China's Leaders Meet to Map Out Economic Reform


14 November, 2013

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This is the Economics Report from VOA Learning English.

This has been a year of changing in China. The Chinese economy is slowing down. For the past 30 years, economy growth in China has lifted millions of people out of poverty. The country is now a world power second only to the United States, but its growth has slowed, and social problems are increasing.

Many people now agree that China must change the economic model it has used since 1980s. Experts say China has been too depended on cheap or low-cost labor, cheap exports and cheap resources like coal to fuel its economic growth. Now, as wages rise, the world economy continues to struggle and Chinese citizens are increasingly worried about the environment and pollution.

Yang Jisheng is a Chinese journalist. He says the country can not continue to operate as it has, a new model is needed, he says. He adds, there has been talk of a new model for more than ten years, but change has not been possible under the current system. So what China needs now, he says, is even more reform.

Chinese President Xi Jinping and other top officials met recently to discuss plans for dealing with the country's problems over the next 5 to 10 years. The official XinHua News Agency reported on the 4 day long meeting. It said the Communist Party suggested a great role for the free market in China's state controlled economy.

David Kelly works in Beijing for the group China Policy. He says one problem facing China is its state-owned businesses, they are politically powerful and have controlled large parts of the country's economy for many years.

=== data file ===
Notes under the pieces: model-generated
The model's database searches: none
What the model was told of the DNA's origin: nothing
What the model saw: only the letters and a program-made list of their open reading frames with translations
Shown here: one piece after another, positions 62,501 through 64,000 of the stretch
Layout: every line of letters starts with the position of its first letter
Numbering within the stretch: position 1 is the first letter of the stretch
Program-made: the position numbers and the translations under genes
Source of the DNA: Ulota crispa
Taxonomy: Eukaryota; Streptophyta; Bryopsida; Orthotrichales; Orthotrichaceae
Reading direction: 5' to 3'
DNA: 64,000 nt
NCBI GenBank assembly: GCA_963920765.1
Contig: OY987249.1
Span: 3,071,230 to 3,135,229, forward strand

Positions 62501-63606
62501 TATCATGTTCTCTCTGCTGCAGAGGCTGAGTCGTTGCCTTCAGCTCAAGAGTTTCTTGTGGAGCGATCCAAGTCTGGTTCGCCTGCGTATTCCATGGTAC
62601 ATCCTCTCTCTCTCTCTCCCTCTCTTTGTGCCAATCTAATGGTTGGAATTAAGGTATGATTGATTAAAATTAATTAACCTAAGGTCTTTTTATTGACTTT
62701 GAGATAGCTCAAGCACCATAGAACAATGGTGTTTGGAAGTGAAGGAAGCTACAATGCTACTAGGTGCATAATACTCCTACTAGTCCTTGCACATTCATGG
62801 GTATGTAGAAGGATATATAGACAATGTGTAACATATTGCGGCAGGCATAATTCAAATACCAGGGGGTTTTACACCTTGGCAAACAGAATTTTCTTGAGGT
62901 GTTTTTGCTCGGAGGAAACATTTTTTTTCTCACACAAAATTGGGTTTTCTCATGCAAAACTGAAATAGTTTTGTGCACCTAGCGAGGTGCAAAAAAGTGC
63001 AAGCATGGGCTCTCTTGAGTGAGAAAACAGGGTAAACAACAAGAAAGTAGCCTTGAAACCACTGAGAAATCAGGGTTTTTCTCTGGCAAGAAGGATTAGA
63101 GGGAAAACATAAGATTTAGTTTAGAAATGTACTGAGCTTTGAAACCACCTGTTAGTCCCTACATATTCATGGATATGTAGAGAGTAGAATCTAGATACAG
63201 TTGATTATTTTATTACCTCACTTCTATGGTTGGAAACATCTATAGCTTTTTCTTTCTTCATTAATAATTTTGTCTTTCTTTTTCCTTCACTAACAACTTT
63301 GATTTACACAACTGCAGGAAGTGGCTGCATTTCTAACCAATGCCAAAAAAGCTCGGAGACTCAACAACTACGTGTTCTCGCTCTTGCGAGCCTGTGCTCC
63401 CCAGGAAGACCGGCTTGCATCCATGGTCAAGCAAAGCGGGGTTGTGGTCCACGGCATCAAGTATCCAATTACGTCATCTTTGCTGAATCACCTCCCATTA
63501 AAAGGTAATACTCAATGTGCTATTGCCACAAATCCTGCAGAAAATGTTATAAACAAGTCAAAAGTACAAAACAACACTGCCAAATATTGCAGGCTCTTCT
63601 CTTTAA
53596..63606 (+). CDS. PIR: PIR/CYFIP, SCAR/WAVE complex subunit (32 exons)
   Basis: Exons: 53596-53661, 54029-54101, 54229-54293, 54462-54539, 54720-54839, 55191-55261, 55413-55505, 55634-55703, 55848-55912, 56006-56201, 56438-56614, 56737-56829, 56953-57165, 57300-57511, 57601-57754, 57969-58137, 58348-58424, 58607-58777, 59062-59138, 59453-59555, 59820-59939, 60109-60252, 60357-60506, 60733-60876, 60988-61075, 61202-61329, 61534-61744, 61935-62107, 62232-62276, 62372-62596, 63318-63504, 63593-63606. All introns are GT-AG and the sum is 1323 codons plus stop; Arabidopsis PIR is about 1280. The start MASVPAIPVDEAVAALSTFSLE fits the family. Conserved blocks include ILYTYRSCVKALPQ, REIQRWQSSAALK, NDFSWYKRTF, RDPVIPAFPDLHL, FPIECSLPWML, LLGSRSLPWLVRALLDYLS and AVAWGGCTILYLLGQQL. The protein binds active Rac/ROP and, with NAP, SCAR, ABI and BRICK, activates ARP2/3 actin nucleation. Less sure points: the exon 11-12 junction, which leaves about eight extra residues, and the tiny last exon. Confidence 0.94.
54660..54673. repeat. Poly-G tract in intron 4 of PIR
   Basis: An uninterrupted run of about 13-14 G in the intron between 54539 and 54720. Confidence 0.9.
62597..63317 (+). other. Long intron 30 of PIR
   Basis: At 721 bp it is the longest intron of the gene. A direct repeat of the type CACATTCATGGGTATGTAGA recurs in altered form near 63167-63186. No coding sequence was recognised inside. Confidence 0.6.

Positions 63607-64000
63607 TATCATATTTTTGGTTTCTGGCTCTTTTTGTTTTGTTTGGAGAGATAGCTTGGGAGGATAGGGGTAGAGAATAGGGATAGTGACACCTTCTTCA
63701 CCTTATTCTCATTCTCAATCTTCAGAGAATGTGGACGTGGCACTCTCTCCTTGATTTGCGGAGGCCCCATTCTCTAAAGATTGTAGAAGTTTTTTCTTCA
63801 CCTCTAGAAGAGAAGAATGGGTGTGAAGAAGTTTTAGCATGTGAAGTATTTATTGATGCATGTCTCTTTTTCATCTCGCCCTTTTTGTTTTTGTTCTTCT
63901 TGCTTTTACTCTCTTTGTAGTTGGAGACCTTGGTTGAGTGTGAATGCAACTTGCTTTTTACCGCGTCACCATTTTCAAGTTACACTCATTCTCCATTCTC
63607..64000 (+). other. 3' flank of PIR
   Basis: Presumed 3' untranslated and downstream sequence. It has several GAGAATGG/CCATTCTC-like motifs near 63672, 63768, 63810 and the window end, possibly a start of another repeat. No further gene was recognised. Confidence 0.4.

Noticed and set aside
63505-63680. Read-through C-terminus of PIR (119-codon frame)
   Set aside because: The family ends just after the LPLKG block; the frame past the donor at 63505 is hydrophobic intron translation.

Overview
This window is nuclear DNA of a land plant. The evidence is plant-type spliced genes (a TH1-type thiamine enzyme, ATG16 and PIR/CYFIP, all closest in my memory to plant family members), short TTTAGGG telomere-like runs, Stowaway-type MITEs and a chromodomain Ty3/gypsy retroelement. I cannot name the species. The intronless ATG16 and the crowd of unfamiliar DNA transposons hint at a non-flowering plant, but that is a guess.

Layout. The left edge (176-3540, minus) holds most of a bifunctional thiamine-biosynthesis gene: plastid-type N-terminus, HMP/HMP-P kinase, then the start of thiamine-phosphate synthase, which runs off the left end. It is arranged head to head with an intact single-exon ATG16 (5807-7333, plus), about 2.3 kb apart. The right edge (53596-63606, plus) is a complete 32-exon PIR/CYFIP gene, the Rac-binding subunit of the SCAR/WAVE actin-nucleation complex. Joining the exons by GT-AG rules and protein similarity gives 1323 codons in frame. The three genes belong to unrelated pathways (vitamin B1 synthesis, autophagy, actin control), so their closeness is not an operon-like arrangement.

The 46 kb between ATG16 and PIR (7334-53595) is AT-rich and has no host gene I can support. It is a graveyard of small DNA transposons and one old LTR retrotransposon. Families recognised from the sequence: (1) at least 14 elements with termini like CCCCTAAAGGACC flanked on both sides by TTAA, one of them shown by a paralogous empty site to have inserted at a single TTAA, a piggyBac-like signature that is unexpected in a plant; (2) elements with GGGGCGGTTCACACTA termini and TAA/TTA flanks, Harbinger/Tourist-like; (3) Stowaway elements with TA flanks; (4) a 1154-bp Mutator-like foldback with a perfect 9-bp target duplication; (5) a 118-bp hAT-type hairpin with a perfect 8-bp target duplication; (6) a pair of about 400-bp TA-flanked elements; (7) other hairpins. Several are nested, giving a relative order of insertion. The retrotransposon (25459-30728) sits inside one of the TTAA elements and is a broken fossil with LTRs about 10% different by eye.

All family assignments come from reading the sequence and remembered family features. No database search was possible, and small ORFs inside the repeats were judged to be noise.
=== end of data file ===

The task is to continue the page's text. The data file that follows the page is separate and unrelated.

Experts say these companies have demonstrated more power than some government ministries. They are also a source of corruption, a problem the new leadership has promised to deal with. China's leadership has called its campaign against corruption "a life or death struggle for the Communist Party."

"The other thing is the world financial crisis, which leaves China with a slowing growth rate, which it has to now really believe, even though it has mouthed this before, that it is real. So, these things mean that, I would say that you cannot use the textbook, for what we know about the function of the third plenum, it is likely to have some extraordinary items," Kelly said.

Chinese economist Mao Yushi agrees that political reforms are needed, but he is not sure they would be carried out. Mao Yushi says, the new leadership's efforts against corruption are welcome, but he says the campaign has yet to gain strength.

In his words, "The real root of this problem is the public's ability to exercise oversight of the Communist Party. And recently the government has been tightening its controls of speech and oversight."

And that's the VOA Learning English Economics Report. For more reports and lessons, go to our website at 51voa.com. Follow us on Facebook, Youtube and Twitter. I'm Mario Ritter.